Those two don't read this blog, but I don't think they have to.

I'll just fist bump them tomorrow.
 *Charlie is the lead in Perks of Being A Wallflower, the birthday book I got myself. :D

Blessed, for Always.

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The people I love are a constant testament to this quote from one of my favorite YA books:

"It's not true that you're only going to have one person to spend the rest of your life with. If you do well, and you're very, very lucky, there will always be more than one." (Ely, Naomi+Ely's No Kiss List)

Wee. Just got back from birthday dinner with Den+Noy. 

I love birthday dinners.

I would write more, in a proper way more, but sometimes, words just cheapen things. :)

So this is what that feels like.

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That is sort of paraphrased from a scene in Batman: The Dark Knight Rises. It's the scene where Batman and Catwoman just escaped from some evil people* and he's asking her something while he turns his back to her to get something. When he turns back around, she's gone. And then he says: 'So that's what that feels like.' 

Well. In my case, it's more to do with the recent spate of people leaving our office. 

See, I've always been The Leaverbehinder (this is a term from one of my friends, who has used it to describe me, constantly). Since school, I've never stayed beyond a year at any of the places I worked at. 

People always ask me why I do this.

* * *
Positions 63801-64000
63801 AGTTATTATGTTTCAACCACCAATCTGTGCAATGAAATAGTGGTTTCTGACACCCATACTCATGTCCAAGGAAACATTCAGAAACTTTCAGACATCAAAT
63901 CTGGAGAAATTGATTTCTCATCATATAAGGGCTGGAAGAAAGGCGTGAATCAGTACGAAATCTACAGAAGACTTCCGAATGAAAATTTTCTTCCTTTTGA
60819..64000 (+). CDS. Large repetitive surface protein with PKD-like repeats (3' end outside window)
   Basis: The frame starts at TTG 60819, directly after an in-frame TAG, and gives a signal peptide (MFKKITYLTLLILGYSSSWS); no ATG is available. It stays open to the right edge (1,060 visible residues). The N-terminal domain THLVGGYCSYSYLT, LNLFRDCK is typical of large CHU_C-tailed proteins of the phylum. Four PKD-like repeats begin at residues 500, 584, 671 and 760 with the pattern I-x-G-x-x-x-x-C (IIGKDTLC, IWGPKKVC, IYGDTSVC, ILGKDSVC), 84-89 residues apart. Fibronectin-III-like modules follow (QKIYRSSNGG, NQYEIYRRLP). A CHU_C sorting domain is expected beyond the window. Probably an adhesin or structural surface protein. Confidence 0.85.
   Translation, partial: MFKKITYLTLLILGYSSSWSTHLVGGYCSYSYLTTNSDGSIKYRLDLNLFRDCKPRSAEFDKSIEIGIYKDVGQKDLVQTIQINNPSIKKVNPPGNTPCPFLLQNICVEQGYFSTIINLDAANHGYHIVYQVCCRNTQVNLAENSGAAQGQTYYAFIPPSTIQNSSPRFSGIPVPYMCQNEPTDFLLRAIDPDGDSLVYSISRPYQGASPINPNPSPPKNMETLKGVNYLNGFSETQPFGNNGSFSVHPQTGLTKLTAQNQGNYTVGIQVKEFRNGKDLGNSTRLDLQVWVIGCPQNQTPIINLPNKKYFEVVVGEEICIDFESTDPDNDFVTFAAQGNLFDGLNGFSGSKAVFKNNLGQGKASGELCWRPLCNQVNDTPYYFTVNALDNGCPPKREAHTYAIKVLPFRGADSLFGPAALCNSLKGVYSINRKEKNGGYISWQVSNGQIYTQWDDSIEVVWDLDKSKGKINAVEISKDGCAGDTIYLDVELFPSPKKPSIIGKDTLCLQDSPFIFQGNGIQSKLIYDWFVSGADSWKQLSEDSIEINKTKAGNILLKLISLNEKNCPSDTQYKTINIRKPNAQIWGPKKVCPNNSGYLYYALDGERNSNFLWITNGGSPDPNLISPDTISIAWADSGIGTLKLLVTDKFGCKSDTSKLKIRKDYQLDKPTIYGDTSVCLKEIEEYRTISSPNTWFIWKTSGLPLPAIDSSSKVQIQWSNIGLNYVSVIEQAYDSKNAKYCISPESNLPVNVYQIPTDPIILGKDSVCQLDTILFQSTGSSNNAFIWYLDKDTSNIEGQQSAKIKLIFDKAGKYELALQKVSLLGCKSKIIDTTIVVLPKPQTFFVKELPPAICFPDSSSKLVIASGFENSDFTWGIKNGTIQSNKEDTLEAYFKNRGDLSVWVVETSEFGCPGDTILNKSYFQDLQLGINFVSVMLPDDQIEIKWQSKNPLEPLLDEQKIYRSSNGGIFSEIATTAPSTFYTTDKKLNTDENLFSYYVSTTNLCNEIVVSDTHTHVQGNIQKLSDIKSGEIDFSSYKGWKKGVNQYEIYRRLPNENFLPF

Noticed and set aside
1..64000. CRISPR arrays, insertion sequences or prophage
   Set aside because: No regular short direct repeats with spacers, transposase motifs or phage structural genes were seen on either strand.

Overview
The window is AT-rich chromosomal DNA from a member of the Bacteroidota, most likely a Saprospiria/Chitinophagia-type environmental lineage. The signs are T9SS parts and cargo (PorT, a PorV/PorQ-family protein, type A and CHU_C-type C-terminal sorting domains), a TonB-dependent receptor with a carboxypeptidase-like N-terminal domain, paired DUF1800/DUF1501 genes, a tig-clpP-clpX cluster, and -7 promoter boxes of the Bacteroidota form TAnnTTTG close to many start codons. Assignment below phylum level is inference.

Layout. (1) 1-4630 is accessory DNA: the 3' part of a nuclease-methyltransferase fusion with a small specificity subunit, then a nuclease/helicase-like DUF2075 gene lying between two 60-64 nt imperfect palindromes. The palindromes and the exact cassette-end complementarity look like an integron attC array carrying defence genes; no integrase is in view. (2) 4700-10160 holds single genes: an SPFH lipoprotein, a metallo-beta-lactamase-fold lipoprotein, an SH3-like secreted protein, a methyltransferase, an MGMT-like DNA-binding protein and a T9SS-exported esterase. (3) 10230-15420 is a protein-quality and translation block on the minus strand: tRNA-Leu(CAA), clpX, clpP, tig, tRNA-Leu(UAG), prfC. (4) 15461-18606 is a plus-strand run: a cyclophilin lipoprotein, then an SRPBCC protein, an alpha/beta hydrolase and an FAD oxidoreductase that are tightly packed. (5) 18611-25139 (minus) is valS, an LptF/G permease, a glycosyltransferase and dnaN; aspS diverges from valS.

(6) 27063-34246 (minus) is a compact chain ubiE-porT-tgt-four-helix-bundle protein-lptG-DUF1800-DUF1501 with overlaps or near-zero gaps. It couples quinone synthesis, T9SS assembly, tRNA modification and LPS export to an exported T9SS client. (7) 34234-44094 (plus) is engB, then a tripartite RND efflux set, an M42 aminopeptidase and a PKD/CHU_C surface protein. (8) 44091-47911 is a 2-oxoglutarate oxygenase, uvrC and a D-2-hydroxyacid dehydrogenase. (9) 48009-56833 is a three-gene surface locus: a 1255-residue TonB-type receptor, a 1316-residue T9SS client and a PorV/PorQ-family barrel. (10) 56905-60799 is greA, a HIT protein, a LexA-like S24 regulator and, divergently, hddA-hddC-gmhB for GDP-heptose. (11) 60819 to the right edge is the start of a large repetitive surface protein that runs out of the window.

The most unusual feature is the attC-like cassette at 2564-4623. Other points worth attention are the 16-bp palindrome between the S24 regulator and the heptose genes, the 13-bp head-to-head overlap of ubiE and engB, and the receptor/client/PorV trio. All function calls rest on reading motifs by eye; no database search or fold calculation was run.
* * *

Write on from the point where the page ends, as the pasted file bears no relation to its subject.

And honestly, the answer to that is, I don't know. I just...it just happens. Life just happens. It used to annoy me when people told me I was way too carefree, that I should act my age, when I was really giving them the honest answer. 

I didn't know. (Mindf*ck side bar: does anyone EVER know?)

I don't exactly go someplace, and say to myself, 'This time next year, I'm gone.' It's never been that way. Someone will ask me something about something, I'll reply and before you know it, it's a whole new adventure.

But now, being on the other side of it, the left behind side, you kind of see, 'Ohhhh.' So that's what they were feeling. 

It's strange. Suddenly, I feel sad, feel weird, feel like I'll never get on without that person/s whose going. I want to snicker and call them out on leaving. And I want to be mad at them, for moving on when I'm standing still.

And I'd like to end this neatly, with a resolution to those feelings. That I wish them all the best, and hope they find what they're looking for. That some part of me hopes with all hope that we'll remain the very best of friends, and by that I mean beyond Facebook. That I really, really want them to be happy.

I'd like to tell you I'm over that, and now, I'm totally happy and whatnot.

But I'm afraid I'm still stuck with feeling what this feels like.

*What? I don't want to be a spoiler. Also, WATCH THE MOVIE.
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"Katsuyama, looking into the eyes of someone 
who will never 
love you back is a 
life of despair.”

(Rie, Gaksital)


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denial, n.: 

When you choose to know less, even when 
you know better

(Twitter feed, David Levithan)